Can't test the water systems because it's way too cold out, but it was drained and winterized properly. I will have to wait until Spring to fully test it.

I'm picking up a "new" engine this Sunday and then the real fun begins.

Well it sure looks like you will be out traveling with your Allegro this summer.Good for you.

My friend Tina has one that she brings to the Jimco Jamboree event every year.

Please think about attending.

Her Allegro  would like the company!

No doubt! I plan to have this thing road worthy by the end of the ski season here (March-ish). There's an end-of season party at "the mountain" where people bring their RVs and hang out to watch "pond skimming" and cardboard racers.

I've not been able to find one exactly like it after scouring hundreds of pictures on the Internet. This one is a 31-footer, which does not appear on the NADA site (though my insurance company had that option). I has rear twin beds rather than the usual queen. 2 A/Cs and 2 furnaces, too.

I really like the simplicity of these old things. Everything is 2x4s and plywood underneath - almost looks homemade but I know it isn't.

Allegro's documentation claims a full aluminum frame, 1" square tubes 12" on center. Despite a couple of substantial leaks, the roof is solid to walk around on. I've got it covered and dried out until warmer weather allows me to properly reseal it.

If you have 30 amp service on your converter, you only can run one a/c unit at a time. Should have one or two switches to flip over. But will run both with the generator. That is how my unit is set up. Good looking Class A!!!


You know I just noticed this post now.

There is a 3-position switch above the microwave that switches between A/C and the microwave. It says "A/C----Microwave". With the switch all the way to the left the front a/c runs. With the switch all the way to the right, the microwave runs. With the switch in the middle nothing runs. The rear a/c only runs with the generator. It would be really cool if I could switch between the 2 a/c units with that switch. The rear on is in the bedroom/bath area so I'd prefer that that one run at night on shore power.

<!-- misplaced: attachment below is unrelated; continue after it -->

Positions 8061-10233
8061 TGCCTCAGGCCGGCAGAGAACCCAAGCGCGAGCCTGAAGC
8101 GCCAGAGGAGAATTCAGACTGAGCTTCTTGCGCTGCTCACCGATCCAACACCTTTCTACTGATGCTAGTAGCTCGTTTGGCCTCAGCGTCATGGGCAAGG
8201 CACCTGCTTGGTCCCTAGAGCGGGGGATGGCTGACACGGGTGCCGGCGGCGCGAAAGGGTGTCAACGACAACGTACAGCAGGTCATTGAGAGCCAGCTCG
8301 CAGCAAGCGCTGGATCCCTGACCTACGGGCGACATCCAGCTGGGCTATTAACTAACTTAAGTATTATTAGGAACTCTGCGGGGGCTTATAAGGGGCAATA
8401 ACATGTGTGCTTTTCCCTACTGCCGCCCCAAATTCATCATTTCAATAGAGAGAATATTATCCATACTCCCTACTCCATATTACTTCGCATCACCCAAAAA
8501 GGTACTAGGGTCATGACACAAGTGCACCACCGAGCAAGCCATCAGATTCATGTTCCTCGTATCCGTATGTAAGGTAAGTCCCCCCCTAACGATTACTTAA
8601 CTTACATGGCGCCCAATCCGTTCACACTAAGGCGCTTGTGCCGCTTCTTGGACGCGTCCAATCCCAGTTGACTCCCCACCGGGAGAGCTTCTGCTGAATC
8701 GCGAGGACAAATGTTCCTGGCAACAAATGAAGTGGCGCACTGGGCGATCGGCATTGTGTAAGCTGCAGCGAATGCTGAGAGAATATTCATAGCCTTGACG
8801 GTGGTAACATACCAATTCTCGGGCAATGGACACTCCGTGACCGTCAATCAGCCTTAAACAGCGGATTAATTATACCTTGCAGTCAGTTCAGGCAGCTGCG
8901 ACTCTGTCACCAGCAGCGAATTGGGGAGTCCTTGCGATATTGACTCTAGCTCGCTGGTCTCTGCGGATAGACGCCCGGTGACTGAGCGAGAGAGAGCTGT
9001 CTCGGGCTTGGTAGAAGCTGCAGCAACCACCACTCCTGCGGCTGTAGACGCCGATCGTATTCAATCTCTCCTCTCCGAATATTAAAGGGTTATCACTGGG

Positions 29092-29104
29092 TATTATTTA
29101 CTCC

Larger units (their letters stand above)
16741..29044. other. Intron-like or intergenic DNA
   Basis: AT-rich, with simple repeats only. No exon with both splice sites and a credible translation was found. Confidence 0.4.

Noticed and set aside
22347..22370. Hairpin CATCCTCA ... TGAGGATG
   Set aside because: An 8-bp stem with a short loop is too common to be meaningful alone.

I'll have to add that to the 'to-do' list. Can't be too hard to wire it up that way.

It may be possible to run a connecting wire to that switch, but it may be a hassle.  On my RV, I found the wires going to both AC units under the fridge.  I went to an electrical supply place thinking to get a twenty amp on-off-on switch so I could choose which AC I wanted at any time.  When I was informed that the switch would be $550.00!!!!!!!!   I decided to go a different route.  I installed Two short cords and two 20 Amp boxes.  Marked the cords front and rear and the boxes shore and gen.  With gen, both ACs, with shore either.  Costless than $10.00!  BUT!!! I do have to stoop down to switch from one to the other.  With the switch only, you would be restricted to one AC at a time without some additional wiring.

Good Luck

The shore power line and generator power both come into transfer switch in a cabinet near the AC/Microwave switch. Was thinking if I got another switch like the one that's currently installed, and installed it to the A/C side of it, I could make it happen. But then what happens when I switch to the generator? I'll have to examine the wiring diagrams. It's pretty far down on the "to-do" list but it will bug me that the rear a/c will only run on generator power.

My RV had a vacuum step also.  When I bought it, it was bent six ways to Sunday.  I suspect that there was a vacuum leak and that the step extended when it wasn't supposed to.  I rigged up a power seat motor instead and it's still working, but you do need to put it on your preflight check list.